A philosophy webcomic about the inevitable anguish of living a brief life in an absurd world. Also Jokes

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Philosophy News Network: Postmodernism Special Report


Also, existentialism is when, like...you are too cool to care that smoking kills you, because we are all gonna die anyway and stuff.
Also, existentialism is when, like...you are too cool to care that smoking kills you, because we are all gonna die anyway and stuff.

Postmodernism, in philosophy, is a term originally coined by Jean-Fran├žois Lyotard in The Postmodern Condition. He defined it as the condition of society where people were generally skeptical of "metanarratives". A metanarrative, for Lyotard, is a grand narrative of all humanity which we are collectively working towards in some way. For example, that science will break down all truths to reductionist physics, or that a dialectical method will resolve the contradictions in society to a point where humanity can live in an ideal way. Lyotard was using the term descriptively, and in a negative sense. In other words, he did not advocate for postmodernism, but was merely describing a collapse in the belief in modernity. The term is often also closely associated with "post structuralism", and Jacques Derrida, and a sort of "irrationality". Like Lyotard, Derrida may have believed that what Enlightenment thinkers thought of as "Reason" wasn't as simple and straightforward as was previously believed, and that the term itself had subjective, historical, and cultural meaning imposed upon it by context in which it was used, so a narrative that we can easily move forward to being "governed by reason" was rooted in the dominate culture imposing their version of "reason". He certainly didn't believe this sort of analysis was "irrationality", and even less so advocated for abandoning reason itself, but advocated for a more careful analysis of what "reason" is. He did this, of course, through what he considered rational discourse.

Unlike these historical and philosophical definitions, the term "postmodernism" is used by many far right pundits as a sort of boogeyman. What they mostly mean by it is some sort of Marxism (who was a very modernism thinker, in that he thought the material dialectic was the Grand Narrative of history), or more vaguely, anyone who is at all to the left of them is an irrational "postmodernist". These people generally advocate for a return to "reason" or "rationality", which somehow always equates to more concentrated power in the hands of people exactly like themselves. They ignore, of course, that no one in history has advocated for being against reason, only for understanding what reason is, and how it operates in our culture today. Of course, they don't care about any of these philosophical debates, they just want to reverse the tide of feminism or whatever. Well, tough luck for them, because it isn't going to happen.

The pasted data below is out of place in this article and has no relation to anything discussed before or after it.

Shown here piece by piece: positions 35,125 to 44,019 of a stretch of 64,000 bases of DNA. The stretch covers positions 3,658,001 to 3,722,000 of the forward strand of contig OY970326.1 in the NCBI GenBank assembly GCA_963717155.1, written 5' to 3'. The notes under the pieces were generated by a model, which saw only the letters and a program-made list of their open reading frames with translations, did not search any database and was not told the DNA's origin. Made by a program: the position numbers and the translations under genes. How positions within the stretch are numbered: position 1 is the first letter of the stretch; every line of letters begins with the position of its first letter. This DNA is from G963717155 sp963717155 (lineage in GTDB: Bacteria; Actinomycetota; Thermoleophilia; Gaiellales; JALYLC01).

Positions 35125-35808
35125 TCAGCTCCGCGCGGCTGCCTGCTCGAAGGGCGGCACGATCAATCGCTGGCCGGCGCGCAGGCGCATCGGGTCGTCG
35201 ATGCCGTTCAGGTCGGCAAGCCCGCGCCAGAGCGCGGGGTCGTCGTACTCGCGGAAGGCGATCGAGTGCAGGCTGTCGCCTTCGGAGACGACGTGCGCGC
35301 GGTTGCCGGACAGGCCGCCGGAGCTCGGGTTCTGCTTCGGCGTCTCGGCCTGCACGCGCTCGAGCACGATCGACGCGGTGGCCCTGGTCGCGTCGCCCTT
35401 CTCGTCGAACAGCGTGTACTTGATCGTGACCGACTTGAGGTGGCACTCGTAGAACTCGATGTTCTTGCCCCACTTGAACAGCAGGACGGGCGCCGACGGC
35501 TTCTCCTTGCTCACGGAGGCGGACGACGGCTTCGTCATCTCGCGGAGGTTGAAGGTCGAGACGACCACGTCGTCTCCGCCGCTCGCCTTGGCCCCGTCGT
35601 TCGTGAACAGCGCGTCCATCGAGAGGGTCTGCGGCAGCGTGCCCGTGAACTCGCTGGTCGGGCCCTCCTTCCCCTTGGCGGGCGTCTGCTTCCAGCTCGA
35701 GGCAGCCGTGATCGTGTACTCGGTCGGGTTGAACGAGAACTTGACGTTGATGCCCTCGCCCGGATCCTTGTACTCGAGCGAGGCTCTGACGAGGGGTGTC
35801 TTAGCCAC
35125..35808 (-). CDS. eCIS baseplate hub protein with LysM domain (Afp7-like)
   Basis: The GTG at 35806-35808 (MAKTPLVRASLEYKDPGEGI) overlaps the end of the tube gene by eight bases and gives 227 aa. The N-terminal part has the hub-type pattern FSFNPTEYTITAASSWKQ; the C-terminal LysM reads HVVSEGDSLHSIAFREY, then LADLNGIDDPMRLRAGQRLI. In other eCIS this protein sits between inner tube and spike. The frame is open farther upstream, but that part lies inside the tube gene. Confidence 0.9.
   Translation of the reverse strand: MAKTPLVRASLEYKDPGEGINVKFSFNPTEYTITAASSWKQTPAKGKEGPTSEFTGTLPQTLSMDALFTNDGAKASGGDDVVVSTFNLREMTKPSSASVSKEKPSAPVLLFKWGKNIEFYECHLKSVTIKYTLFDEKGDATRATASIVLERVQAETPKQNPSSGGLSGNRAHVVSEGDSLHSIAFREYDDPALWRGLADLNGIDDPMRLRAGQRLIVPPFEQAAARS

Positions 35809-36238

Postmodernism, in philosophy, is a term originally coined by Jean-Fran├žois Lyotard in The Postmodern Condition. He defined it as the condition of society where people were generally skeptical of "metanarratives". A metanarrative, for Lyotard, is a grand narrative of all humanity which we are collectively working towards in some way. For example, that science will break down all truths to reductionist physics, or that a dialectical method will resolve the contradictions in society to a point where humanity can live in an ideal way. Lyotard was using the term descriptively, and in a negative sense. In other words, he did not advocate for postmodernism, but was merely describing a collapse in the belief in modernity. The term is often also closely associated with "post structuralism", and Jacques Derrida, and a sort of "irrationality". Like Lyotard, Derrida may have believed that what Enlightenment thinkers thought of as "Reason" wasn't as simple and straightforward as was previously believed, and that the term itself had subjective, historical, and cultural meaning imposed upon it by context in which it was used, so a narrative that we can easily move forward to being "governed by reason" was rooted in the dominate culture imposing their version of "reason". He certainly didn't believe this sort of analysis was "irrationality", and even less so advocated for abandoning reason itself, but advocated for a more careful analysis of what "reason" is. He did this, of course, through what he considered rational discourse.

Unlike these historical and philosophical definitions, the term "postmodernism" is used by many far right pundits as a sort of boogeyman. What they mostly mean by it is some sort of Marxism (who was a very modernism thinker, in that he thought the material dialectic was the Grand Narrative of history), or more vaguely, anyone who is at all to the left of them is an irrational "postmodernist". These people generally advocate for a return to "reason" or "rationality", which somehow always equates to more concentrated power in the hands of people exactly like themselves. They ignore, of course, that no one in history has advocated for being against reason, only for understanding what reason is, and how it operates in our culture today. Of course, they don't care about any of these philosophical debates, they just want to reverse the tide of feminism or whatever. Well, tough luck for them, because it isn't going to happen.

Philosophers in this comic: Simone de Beauvoir, Richard Rorty
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